A Government-commissioned evaluation into its pilot homelessness solution in Rotorua claims the majority of residents in contracted motels had a positive experience.
By Local Democracy Reporter Laura Smith
This follows a Human Rights Commission report last year that investigated flaws of the emergency housing system and found three key breaches of the right to a decent home.
While many Rotorua emergency housing providers are not contracted by the Ministry of Housing and Urban Development (MHUD), 13 are.
Released yesterday, the Government report was commissioned by MHUD and prepared by researchers at Te Paetawhiti Ltd & Associates.
The ministry issued a press release as the evaluation was released, saying it had found most respondents were positive about their experiences and it provided their whānau with respite from a range of challenges and trauma they were experiencing in their lives, including homelessness.
The ministry’s deputy chief executive Ben Dalton said whānau who participated were largely positive and told the evaluators that the opportunity for secure accommodation provided their whānau with the time and space to settle and stabilise.
“The wrap-around support helped whānau to reorientate themselves and plan towards a positive future, including finding a place they could call home.
“This support is helping whānau rediscover their confidence both to aim for and to achieve some of their aspirations.”
The report said that in 2020, then-mayor Steve Chadwick called on the central government to help Rotorua to develop solutions to the housing crisis, and one intervention piloted was the use of motels as emergency housing with attached 24/7 security services and wrap-around pastoral support.
The report was commissioned last June to evaluate the experience of whānau living in contracted emergency housing in Rotorua, and the findings would inform decisions on emergency housing models in other parts of the country, as well as emergency housing policy.
A total of 91 whānau contributed to the evaluation, representing 115 adults, 154 children and 35 stakeholders. Eighty people responded to its survey, which was a 42 per cent response rate. Background documentation was also used.
The evaluation concluded the contracted accommodation created a safe, secure and empowering environment, but not for everyone given constraints such as rules, space and amenities. It said it was not suited for long-term living.
One recommendation was that whānau should have the opportunity to provide regular feedback, and another was the Rotorua Housing Taskforce be reconvened with clear leadership including roles and responsibilities.
The taskforce was convened in March 2021 in response to the growing housing issue. It consisted of iwi representatives, Rotorua Lakes Council and central government.
A comprehensive evaluation was planned for late 2023.
As of October 5, 2022, a total of 221 of the 297 contracted units in Rotorua were occupied. Of these, 168 units were occupied by 203 parents and 288 children, five were occupied by couples, and a further 29 accommodated singles.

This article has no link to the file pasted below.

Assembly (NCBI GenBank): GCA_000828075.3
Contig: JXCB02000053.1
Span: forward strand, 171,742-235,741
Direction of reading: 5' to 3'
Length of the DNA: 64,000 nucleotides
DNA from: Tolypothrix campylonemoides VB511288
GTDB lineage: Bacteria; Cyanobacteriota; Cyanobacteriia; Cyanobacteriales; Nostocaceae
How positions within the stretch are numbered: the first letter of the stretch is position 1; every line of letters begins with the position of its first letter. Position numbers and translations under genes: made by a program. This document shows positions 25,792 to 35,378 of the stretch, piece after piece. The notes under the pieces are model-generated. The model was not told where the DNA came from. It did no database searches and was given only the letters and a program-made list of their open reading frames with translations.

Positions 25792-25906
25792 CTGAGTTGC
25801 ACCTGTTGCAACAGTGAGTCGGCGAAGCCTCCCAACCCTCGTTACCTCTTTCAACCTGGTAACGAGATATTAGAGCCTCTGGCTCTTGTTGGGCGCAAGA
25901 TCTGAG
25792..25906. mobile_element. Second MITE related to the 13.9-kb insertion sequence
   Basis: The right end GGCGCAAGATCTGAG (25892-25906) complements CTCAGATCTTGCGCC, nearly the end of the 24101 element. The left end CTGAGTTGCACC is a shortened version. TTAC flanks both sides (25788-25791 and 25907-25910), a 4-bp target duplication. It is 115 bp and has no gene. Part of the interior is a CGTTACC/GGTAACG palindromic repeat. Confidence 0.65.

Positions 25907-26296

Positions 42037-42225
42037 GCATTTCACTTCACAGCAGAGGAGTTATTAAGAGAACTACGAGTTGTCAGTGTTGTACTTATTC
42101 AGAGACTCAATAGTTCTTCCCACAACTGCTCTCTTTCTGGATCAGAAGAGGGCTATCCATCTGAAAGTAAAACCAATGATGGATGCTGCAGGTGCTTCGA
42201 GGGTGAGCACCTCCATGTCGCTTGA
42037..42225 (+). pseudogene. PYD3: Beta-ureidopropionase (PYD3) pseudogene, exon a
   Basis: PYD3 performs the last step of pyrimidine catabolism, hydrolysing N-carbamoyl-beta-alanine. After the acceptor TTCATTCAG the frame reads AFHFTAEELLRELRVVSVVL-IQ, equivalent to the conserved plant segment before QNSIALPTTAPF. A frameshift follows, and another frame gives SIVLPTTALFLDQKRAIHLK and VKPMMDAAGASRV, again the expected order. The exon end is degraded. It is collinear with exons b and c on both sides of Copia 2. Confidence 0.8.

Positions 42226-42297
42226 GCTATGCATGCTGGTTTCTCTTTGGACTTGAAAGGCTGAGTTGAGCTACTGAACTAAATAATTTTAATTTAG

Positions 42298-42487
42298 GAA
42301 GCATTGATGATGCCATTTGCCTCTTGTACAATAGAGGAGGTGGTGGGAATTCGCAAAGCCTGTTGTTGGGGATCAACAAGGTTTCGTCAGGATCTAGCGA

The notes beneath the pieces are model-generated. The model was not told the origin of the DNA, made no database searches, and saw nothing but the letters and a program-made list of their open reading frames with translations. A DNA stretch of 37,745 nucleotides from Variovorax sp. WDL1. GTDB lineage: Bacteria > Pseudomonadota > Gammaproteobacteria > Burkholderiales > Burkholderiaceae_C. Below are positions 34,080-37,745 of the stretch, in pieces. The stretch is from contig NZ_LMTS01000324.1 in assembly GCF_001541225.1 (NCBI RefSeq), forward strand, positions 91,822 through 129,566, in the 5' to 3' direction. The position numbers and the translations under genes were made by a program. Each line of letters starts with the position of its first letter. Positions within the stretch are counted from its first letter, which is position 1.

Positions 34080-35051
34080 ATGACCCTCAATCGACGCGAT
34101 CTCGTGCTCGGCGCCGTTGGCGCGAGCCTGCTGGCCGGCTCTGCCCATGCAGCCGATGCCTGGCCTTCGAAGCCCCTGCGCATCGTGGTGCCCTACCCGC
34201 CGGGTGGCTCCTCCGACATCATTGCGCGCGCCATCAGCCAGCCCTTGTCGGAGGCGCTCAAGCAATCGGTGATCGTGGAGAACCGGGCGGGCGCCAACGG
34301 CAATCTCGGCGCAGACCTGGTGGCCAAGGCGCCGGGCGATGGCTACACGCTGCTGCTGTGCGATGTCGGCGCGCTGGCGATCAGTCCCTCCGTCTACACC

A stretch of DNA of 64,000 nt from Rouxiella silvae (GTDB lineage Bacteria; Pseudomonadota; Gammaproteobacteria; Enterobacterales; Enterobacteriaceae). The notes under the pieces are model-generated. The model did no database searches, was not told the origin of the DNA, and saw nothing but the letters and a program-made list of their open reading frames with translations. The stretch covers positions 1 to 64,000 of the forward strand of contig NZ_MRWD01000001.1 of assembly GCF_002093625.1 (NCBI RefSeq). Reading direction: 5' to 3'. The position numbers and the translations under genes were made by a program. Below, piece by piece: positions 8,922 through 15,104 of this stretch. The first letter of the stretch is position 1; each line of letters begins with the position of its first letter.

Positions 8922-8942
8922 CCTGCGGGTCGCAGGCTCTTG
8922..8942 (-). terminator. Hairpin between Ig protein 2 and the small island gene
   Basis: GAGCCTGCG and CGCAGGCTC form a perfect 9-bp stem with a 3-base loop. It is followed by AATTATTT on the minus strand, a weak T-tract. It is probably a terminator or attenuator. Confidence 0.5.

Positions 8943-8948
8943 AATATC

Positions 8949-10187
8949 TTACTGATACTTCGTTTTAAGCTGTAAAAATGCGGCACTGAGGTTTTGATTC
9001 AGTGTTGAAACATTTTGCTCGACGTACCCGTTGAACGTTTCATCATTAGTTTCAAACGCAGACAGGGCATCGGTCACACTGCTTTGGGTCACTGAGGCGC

The report included an interview with 11 whānau and, among their responses, it said all spoken to felt contracted emergency housing was a safer, more secure option for their children than living in unsecured facilities.
It found all whānau felt the amenities in their rooms were reasonable given the circumstances, but freezers, ovens and laundry facilities were the main things they want to be improved.
Responding to the report, Rotorua MP Todd McClay, National Party, was pleased that people who were in distressing situations found the motels better than where they were, but said that was not surprising.
“We continue to hear a lot of reports of harassment and gang involvement in many of the contracted and non-contracted motels.
“And that is deeply disturbing and needs to be looked into urgently.”
In his opinion, the report was a way to justify the Government’s use of the city in the pilot.
“They should be focusing on the outcome for these people from now on which is their promise of housing and they must announce a date when they will stop using motels.”
He said the length of stay reported in the evaluation was troubling, with more than 20% there for more than a year.
“It’s not good for them or their kids.”
About 25% of survey respondents reported having lived in their motel room for fewer than three months.
The Ministry of Housing and Urban Development and office of the Minister for Housing were approached for comment in response to McClay.
The Human Rights Commission and Rotorua mayor Tania Tapsell were approached for comment on the report.
The continued use of the motels as emergency housing was the subject of a consent hearing last October, as under the district plan they could only be used for short-term stays.
Some submitters called the use of motels experimental and others did not know the motels they owned were used for emergency housing.
An emergency housing resident told commissioners overseeing the hearing that rules, such as no visitors allowed, had been put in place which made his situation more stressful.
Consent for continued use was approved for two years, with conditions.
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